There's no need to abide by Apple's rules as long as it isn't on the App Store. Besides, the app doesn't even download the ROMs, and the ROMs themselves are OK to have (note: this may still be a legal grey area, I can't remember right now) if you dump them yourself.

Yes, I bet 99% of users of Mame users have old arcade machines sitting in their garage.
Rating: 3 Votes
11 months ago

No, the person hosting the server is responsible for it. In the case of the App Store, that's Apple. Apple isn't going to host the ROMs.

Where are you going to get the ROMs from legally? The answer is no where. With perhaps a few rare exceptions, you can't legally get them.

Apple knows that anyone downloading the app can only get the ROMs illegally, so they block it.

The difference with Safari is there's a huge number of movies and photos which you can legally access on the internet. Uploading a video or picture is trivial - Facebook and Twitter and Instagram and YouTube are full of videos and pictures which people have uploaded. Anyone with a tiny bit of experience can throw together their own website.

Apple can't reasonably be expected to know what's legal from what isn't, but they know that it's perfectly reasonable to expect you to go and do legal things with the web browser.

Not so with ROMs. There are a few ROMs in the public domain, but nobody cares about them (besides, if the ROM is in the public domain, there's probably source code for the game in the public domain too, from which you can probably build a native executable with much better performance. So no emulator is needed.)

It has been discussed that there are legal roms out there. Assuming that "most roms people will download are illegal" is just silly. There are a handful of examples of publicly distributed works (and there are even folks that work on new NES games TODAY, as an example - maybe MAME too, in less familiar). So it's perfectly reasonable to expect people to do legal things with an emulator (if that's the argument we are to use about a web browser). An emulator (of hardware not using copyrighted software snippets) is never illegal and Apple is not responsible for what is done with said software. Period.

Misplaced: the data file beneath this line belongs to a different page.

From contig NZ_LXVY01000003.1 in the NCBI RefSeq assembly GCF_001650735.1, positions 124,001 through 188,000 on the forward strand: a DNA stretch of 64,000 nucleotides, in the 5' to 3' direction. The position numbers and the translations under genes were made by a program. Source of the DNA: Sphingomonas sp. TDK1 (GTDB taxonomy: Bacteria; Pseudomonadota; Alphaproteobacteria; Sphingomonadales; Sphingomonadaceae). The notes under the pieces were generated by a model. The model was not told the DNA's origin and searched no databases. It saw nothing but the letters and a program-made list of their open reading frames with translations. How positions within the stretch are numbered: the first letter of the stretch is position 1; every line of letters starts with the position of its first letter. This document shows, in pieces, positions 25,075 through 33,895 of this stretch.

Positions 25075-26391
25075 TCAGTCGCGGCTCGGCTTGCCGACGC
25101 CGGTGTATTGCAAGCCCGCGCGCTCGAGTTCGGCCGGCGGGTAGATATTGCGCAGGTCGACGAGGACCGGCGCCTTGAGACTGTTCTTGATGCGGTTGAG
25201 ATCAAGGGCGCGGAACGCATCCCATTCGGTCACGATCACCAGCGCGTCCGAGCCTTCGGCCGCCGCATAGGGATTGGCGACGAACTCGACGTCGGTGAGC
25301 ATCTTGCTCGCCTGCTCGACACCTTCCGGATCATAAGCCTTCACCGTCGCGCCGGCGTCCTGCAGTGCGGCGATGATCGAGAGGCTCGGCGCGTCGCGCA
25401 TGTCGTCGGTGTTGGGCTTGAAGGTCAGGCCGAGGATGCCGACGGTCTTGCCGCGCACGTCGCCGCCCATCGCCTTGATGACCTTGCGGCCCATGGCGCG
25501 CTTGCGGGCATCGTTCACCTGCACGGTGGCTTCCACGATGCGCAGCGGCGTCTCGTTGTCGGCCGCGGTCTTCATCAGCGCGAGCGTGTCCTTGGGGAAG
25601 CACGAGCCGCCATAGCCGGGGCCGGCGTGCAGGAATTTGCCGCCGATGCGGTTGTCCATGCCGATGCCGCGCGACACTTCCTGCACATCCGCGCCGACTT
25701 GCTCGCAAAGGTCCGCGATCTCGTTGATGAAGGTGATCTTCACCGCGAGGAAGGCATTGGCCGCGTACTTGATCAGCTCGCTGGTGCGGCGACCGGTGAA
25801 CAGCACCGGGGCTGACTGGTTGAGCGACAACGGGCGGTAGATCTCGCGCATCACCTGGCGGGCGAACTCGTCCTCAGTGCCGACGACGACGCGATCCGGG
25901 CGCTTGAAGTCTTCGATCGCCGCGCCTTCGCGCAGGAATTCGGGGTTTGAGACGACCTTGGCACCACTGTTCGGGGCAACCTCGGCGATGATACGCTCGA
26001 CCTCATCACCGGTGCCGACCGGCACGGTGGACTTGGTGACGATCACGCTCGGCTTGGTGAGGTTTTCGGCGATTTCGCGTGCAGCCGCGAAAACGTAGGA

They also disallow torrent software for the same reason. Torrent software isn't by nature, illegal. See my comment about pornographic material as well. These things just don't go with Apple's philosophy and therefor Apple disallows them. It has nothing to do with legal matters (outside of maybe being in good standing with game developers).

I have to say I hate what freedoms have been taken from users, in general, with the smartphone. Telling me I can't install software without permission on a desktop OS would never fly. Unfortunately we have, more or less, allowed Apple to dictate what we can and can not install on our pocket computers.
Rating: 2 Votes
11 months ago

Yeah, it's only copyright infringement. Surely all the companies that made the games will understand and will be perfectly okay with Apple letting it slide.

Emulating software is not copyright infringement. The rom may be, though that's something of a gray area for older carts.

Regardless, apple isn't responsible for me logging into a website and downloading an illegal movie through safari despite that capability being very real. Neither should they be responsible for a person installing roms.

Simply put, this is just a stance they've taken. They also ban pornography from the AppStore, despite it being legal, simply because they want to.

I'm not terribly bothered either way, but this is more a matter of "not fitting with our ideals" than a matter of black and white copyright infringement.

This is cool but wouldn't it make more sense to build something that can be sold in the App Store? Looks like he might be spending 100+ of hours getting this to work so that he could play this on its own Atv. This guy is so talented he could be creating the next big game.

Some people do this just as a hobby. Some get hired based on the work they're able to demo, too. You're not wrong in your assessment, except that not everybody does everything for money. This guy may very well just be an enthusiast that likes to share his work with others interested in the same.
Rating: 2 Votes
11 months ago
It's a shame they won't allow it because these games, despite being so old, still hold their own against a lot of the Top 50 on the app store. Just goes to show; a good game is always a good game, no matter how old it is.
Encouraging that they run so well too!

Personally, i'm with jmh600cbr ('http://forums.macrumors.com/members/jmh600cbr.668977/') and i'll just wait for them to open source it and i'll compile and load it onto the ATV myself.
Rating: 2 Votes